7 ‘Migrant fishers get wage boost’, Taipei Times, 23 April 2022. Available at: https://www.taipeitimes.com

8 ibid.

9 Mark Godfrey 2022, ‘Campaigners demand Taiwan be downgraded in US State Department Trafficking in Persons Report’, Seafood Source, 15 April 2022.  Available at: https://www.seafoodsource.com 

10 Mark Godfrey 2022, ‘Taiwanese fishing groups complain NGOs are ignoring industry efforts endangering future progress’, Seafood Source, 28 April 2022.  Available at: https://www.seafoodsource.com

11 Zhang Chun 2022, ‘China’s five-year plan for fishing focuses on aquaculture’, China Dialogue, 24 March. https://chinadialogueocean.net/en/fisheries/chinas-five-year-plan-for-fi...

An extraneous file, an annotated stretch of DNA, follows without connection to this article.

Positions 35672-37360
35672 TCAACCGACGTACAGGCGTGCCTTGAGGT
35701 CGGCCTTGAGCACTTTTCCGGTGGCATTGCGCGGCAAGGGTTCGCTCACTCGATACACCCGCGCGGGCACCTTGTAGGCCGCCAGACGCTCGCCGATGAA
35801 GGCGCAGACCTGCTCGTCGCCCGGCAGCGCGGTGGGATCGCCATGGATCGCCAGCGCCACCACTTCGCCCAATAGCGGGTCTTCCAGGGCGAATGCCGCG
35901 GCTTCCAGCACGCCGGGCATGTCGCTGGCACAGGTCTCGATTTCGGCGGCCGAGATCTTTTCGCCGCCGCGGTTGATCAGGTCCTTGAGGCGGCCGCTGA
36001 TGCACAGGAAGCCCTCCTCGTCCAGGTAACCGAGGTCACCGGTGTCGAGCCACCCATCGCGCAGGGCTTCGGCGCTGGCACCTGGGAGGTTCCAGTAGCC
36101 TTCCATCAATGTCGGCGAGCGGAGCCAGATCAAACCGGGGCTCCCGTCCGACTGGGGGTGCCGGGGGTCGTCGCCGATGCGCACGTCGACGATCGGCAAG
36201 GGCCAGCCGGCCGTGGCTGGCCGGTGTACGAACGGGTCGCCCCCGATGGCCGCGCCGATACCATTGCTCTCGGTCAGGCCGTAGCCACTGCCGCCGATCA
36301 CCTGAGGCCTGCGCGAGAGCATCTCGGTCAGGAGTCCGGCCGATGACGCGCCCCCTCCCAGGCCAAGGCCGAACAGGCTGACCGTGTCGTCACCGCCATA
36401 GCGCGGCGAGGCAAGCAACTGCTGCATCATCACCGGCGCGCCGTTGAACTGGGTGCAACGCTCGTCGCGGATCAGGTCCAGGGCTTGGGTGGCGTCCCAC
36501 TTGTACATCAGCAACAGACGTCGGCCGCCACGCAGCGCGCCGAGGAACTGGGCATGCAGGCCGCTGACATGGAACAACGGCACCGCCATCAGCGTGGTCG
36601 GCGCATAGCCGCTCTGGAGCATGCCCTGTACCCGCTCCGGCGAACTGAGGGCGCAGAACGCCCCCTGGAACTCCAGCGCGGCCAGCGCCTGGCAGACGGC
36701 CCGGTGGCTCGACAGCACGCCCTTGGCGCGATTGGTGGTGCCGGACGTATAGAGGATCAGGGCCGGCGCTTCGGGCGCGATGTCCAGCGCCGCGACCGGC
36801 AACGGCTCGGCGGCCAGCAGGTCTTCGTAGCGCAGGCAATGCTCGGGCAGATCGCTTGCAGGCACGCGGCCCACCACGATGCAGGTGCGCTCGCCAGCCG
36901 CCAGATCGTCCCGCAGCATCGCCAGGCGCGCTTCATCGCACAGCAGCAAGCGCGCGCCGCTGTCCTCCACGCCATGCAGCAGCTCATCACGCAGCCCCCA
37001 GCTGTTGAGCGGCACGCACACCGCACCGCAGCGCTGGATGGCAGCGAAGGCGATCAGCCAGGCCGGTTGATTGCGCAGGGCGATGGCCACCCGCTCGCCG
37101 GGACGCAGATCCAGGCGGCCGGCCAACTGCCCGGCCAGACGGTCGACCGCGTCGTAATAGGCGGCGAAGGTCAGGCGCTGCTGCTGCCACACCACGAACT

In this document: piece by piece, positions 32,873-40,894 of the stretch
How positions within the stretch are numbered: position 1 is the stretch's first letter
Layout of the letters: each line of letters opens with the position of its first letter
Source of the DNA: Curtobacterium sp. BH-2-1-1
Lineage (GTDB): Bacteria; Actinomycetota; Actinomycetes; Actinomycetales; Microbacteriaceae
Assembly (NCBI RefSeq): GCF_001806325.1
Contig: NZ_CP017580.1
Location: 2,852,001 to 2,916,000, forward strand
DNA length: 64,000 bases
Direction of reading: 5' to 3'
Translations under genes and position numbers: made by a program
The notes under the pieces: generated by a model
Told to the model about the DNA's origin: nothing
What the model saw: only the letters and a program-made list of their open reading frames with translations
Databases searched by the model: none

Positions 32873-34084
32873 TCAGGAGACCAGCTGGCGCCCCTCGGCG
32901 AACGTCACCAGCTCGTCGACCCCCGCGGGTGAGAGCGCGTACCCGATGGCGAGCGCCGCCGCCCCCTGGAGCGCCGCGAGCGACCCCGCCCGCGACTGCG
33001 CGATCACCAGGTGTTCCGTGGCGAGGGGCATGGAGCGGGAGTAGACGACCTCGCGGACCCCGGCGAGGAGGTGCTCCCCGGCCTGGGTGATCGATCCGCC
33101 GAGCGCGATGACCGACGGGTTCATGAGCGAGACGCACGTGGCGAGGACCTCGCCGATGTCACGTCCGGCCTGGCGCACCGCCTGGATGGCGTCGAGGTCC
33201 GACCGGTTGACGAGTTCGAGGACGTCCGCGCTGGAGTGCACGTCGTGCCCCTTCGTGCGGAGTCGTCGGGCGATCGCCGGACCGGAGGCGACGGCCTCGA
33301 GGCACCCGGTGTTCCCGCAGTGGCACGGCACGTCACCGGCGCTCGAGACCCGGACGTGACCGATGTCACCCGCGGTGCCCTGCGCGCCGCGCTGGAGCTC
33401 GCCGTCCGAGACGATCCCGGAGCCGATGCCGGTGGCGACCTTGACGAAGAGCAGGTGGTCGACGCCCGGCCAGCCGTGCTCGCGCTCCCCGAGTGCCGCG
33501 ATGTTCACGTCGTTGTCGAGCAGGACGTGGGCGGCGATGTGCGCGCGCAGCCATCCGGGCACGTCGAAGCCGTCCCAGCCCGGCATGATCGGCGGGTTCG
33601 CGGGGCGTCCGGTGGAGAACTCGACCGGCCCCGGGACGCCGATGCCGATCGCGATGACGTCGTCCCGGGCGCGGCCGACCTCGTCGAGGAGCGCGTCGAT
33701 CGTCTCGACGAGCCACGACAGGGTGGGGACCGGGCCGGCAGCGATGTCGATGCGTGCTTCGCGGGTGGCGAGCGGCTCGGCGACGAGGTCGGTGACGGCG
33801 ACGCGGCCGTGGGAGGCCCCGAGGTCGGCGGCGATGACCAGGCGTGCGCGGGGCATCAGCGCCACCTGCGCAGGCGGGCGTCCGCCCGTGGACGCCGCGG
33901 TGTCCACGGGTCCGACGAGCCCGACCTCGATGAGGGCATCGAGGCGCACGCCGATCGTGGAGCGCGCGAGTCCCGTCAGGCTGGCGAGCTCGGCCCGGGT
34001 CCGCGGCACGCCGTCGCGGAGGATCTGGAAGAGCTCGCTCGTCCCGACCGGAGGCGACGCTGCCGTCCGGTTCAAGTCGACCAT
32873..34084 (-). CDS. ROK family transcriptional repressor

12 Mark Godfrey 2022, ‘WTO sets new date for discussions on deal to limit fishing subsidies’, SeafoodSource, 24

March. https://www.seafoodsource.com/news/environment-sustainability/wto-sets-n...

13 Louis Harkell and Lewis Hu 2022 ‘Chinese tuna company receives $4m gov’t subsidy for ‘international cooperation’’, Undercurrent News, 8 March. https://www.undercurrentnews.com/2022/03/08/chinese-tuna-company-receive...  Planet Tracker 2021, Do You IUU?, London  https://planet-tracker.org/food-system-transition/#seafood. See also: Dyhia Belhabib and Philippe Le Billon 2022, ‘Fish crimes in the global oceans’, Science Advances, Vol 8, Issue 12. https://www.science.org/doi/10.1126/sciadv.abj1927  

14 Frank Asche, Bixuan Yang, Jessica Gephart, Martin D. Smith, James L. Anderson, Edward V. Camp, Taryn M. Garlock, David C. Love, Atle Oglend and Hans-Martin Straume 2022, China’s seafood imports—Not for domestic consumption?, Science, Vol 375, Issue 6579. https://www.science.org/doi/10.1126/science.abl4756